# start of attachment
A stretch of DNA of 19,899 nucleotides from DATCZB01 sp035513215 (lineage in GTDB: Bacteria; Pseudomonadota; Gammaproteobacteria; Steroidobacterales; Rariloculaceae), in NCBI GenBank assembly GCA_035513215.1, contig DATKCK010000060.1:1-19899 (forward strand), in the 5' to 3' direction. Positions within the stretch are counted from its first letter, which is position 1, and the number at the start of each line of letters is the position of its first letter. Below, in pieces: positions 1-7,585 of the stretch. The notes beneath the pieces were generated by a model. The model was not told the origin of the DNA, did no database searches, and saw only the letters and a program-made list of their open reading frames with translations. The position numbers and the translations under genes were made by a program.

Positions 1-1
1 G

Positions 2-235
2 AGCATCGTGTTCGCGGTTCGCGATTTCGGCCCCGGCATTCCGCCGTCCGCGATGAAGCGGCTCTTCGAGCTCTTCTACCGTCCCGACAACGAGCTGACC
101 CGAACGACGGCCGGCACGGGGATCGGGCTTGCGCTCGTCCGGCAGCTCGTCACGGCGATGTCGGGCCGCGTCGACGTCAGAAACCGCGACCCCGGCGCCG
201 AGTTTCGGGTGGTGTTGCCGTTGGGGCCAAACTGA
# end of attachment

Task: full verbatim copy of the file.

A stretch of DNA of 19,899 nucleotides from DATCZB01 sp035513215 (lineage in GTDB: Bacteria; Pseudomonadota; Gammaproteobacteria; Steroidobacterales; Rariloculaceae), in NCBI GenBank assembly GCA_035513215.1, contig DATKCK010000060.1:1-19899 (forward strand), in the 5' to 3' direction. Positions within the stretch are counted from its first letter, which is position 1, and the number at the start of each line of letters is the position of its first letter. Below, in pieces: positions 1-7,585 of the stretch. The notes beneath the pieces were generated by a model. The model was not told the origin of the DNA, did no database searches, and saw only the letters and a program-made list of their open reading frames with translations. The position numbers and the translations under genes were made by a program.

Positions 1-1
1 G

Positions 2-235
2 AGCATCGTGTTCGCGGTTCGCGATTTCGGCCCCGGCATTCCGCCGTCCGCGATGAAGCGGCTCTTCGAGCTCTTCTACCGTCCCGACAACGAGCTGACC
101 CGAACGACGGCCGGCACGGGGATCGGGCTTGCGCTCGTCCGGCAGCTCGTCACGGCGATGTCGGGCCGCGTCGACGTCAGAAACCGCGACCCCGGCGCCG
201 AGTTTCGGGTGGTGTTGCCGTTGGGGCCAAACTGA